Passiflora citrina | The Italian Collection of Maurizio Vecchia

Passiflora citrina, information, classification, temperatures. etymology of Passiflora citrina. Discover the Italian Passiflora Collection by Maurizio Vecchia.

Passiflora citrina | The Italian Collection of Maurizio Vecchia

Systematics (J. Macdougal et al., 2004)

SUBGENUS: decaloba
SECTION: xerogona


 Guatemala, Honduras. 




Denomination due to the color of the flowers, lemon yellow, in Latin citrus


 Chromosomes: 2n=12



It is difficult to find passionflowers that bloom a deep yellow, making P. citrina a true rarity. It was recently discovered, being recorded in 1989 by MacDougal, a botanist and taxonomist who discovered it in the forests of the hills of Guatemala and Honduras. It was immediately successful, commercially too, as it was soon available in mail-order catalogues, from nurseries and offered as a house plant.

Easy to grow, its size is limited and it has a rich and abundant flowering all year round. Its beautiful foliage also contributes to its appeal. It is easy to propagate from cuttings, but it bears fruit with difficulty and only if it is artificially pollinated, using pollen from flowers, or better still, from different plants. It is more difficult to reproduce from seed and the results are uncertain. The rooted cuttings go into bloom without waiting too long and this is to be considered an additional benefit.

P. citrina has already given rise to interesting hybrids, including P. 'Adularia' (P. sanguinolenta x P. citrina) produced by J. Vanderplank in 1992.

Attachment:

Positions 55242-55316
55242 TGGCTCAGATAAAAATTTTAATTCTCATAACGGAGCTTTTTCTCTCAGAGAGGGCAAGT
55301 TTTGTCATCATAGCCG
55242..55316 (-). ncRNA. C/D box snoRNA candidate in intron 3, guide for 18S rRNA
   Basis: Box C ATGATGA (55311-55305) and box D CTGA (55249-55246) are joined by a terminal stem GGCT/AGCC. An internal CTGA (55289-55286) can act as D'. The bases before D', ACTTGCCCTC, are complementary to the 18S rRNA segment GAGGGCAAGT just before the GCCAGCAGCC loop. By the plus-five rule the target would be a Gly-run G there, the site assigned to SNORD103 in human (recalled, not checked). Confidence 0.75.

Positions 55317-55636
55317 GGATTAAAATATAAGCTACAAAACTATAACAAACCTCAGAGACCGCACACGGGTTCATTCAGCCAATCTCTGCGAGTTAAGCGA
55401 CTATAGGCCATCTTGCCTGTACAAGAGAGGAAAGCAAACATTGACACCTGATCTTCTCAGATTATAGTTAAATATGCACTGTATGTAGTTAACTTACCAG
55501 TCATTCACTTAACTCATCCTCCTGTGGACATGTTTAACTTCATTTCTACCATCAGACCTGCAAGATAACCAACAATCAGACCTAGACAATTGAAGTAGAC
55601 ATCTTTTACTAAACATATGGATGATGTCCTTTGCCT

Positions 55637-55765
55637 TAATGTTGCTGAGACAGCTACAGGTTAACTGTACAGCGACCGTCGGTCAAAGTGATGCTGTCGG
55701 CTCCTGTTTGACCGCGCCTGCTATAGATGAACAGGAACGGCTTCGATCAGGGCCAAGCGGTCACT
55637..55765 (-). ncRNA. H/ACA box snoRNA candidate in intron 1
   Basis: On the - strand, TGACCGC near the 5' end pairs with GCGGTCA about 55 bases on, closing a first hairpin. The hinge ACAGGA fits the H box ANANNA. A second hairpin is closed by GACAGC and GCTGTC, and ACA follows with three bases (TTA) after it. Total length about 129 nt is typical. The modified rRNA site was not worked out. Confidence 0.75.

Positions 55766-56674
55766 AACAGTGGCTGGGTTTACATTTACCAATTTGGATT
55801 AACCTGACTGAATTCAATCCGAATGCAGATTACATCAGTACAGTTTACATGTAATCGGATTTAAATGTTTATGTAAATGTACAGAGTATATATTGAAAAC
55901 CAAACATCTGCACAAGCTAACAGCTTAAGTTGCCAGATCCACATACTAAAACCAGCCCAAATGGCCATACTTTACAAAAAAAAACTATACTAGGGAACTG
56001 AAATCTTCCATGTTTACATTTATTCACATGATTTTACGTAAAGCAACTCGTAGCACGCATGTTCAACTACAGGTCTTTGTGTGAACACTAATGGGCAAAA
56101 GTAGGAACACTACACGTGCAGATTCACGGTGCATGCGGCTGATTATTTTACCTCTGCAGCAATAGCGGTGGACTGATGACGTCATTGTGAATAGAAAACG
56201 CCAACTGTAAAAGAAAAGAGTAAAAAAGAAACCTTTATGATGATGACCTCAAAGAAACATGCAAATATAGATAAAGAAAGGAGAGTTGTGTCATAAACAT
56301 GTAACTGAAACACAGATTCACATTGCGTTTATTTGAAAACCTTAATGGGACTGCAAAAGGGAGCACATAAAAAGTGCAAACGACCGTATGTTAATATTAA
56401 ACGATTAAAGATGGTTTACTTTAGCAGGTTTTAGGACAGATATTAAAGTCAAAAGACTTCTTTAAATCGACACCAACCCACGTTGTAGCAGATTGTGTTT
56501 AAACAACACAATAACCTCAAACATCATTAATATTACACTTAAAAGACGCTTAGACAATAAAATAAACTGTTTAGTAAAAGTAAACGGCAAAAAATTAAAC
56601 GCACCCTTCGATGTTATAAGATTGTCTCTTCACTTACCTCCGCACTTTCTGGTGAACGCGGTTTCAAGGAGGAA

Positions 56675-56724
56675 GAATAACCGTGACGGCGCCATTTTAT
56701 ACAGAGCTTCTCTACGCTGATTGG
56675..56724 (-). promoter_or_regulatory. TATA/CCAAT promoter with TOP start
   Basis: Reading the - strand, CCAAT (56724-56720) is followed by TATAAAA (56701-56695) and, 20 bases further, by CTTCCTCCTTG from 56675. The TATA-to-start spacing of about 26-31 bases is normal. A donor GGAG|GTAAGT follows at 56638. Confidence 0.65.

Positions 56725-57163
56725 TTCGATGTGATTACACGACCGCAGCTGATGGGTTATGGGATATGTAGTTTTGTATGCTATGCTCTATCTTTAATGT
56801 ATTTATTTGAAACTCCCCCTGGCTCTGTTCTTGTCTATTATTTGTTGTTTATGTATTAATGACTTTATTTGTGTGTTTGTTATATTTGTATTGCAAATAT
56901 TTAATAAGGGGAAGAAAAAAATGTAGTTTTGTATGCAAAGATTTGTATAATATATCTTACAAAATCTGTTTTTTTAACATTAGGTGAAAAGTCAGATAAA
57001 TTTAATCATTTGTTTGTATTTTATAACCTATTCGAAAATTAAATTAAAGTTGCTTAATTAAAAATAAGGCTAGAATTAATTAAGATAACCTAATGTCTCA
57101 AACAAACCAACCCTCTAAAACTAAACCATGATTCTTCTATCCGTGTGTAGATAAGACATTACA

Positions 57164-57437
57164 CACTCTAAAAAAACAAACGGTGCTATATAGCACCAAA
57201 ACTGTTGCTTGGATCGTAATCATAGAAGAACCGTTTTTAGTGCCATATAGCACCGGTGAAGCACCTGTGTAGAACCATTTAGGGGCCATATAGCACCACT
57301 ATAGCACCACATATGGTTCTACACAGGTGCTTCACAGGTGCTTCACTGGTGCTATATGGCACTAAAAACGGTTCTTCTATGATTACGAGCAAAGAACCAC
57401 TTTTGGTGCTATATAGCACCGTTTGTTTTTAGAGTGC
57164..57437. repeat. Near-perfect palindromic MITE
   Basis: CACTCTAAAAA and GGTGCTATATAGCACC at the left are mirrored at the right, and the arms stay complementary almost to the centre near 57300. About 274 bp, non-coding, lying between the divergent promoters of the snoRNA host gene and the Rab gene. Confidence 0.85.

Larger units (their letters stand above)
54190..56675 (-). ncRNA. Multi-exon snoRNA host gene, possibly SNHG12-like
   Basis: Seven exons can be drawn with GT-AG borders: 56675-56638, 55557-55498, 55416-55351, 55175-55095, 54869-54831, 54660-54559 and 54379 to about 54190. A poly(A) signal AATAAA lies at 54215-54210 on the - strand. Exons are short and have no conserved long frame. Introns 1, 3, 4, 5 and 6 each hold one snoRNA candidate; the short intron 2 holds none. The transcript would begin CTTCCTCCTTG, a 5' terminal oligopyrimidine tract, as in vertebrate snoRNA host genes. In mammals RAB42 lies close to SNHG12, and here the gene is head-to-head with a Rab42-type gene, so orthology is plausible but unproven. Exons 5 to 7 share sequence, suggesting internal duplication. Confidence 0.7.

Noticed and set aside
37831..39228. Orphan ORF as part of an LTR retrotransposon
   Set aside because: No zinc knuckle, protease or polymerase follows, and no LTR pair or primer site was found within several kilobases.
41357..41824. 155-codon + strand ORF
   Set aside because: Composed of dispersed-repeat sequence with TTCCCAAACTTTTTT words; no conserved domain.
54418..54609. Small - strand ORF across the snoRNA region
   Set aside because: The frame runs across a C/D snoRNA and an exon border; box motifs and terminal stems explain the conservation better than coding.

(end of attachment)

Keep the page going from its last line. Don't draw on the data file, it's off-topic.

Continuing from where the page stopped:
The whole plant is tomentose, from its pentagonal cross-sectioned stems to its leaves and fruits. In pots, it does not exceed much more than a metre but grows in a dense, branching manner. The large leaves, with the blade corrugated along the ribs, are bilobed with a slight hint of a third central lobe.

The flowers, completely yellow, with a diameter of only 4-5 cm, are formed by five sepals and five petals arranged in a perfect radial pattern. The corona is formed by a single series of erect filaments, of a deeper yellow and darker at the apices. The androgynophore column is also yellow with the only contrasting colour being the green of the ovary, filaments, anthers, and stigmas. The fruits, ovoid with six longitudinal ribs, are covered by a dense, light down.

In our climates, P. citrina is a pot plant. In winter, it is best to grow it at temperatures no lower than 10-12°C if you want to preserve it for the following year. It does not lend itself to being planted outdoors, except in the summer. Thanks to its limited size, however, it is easy to grow indoors by keeping it in a bright and warm position. It requires well-drained soil containing a slight percentage of sand.

I recommend it to beginners since its cultivation does not present particular problems and it gives much satisfaction.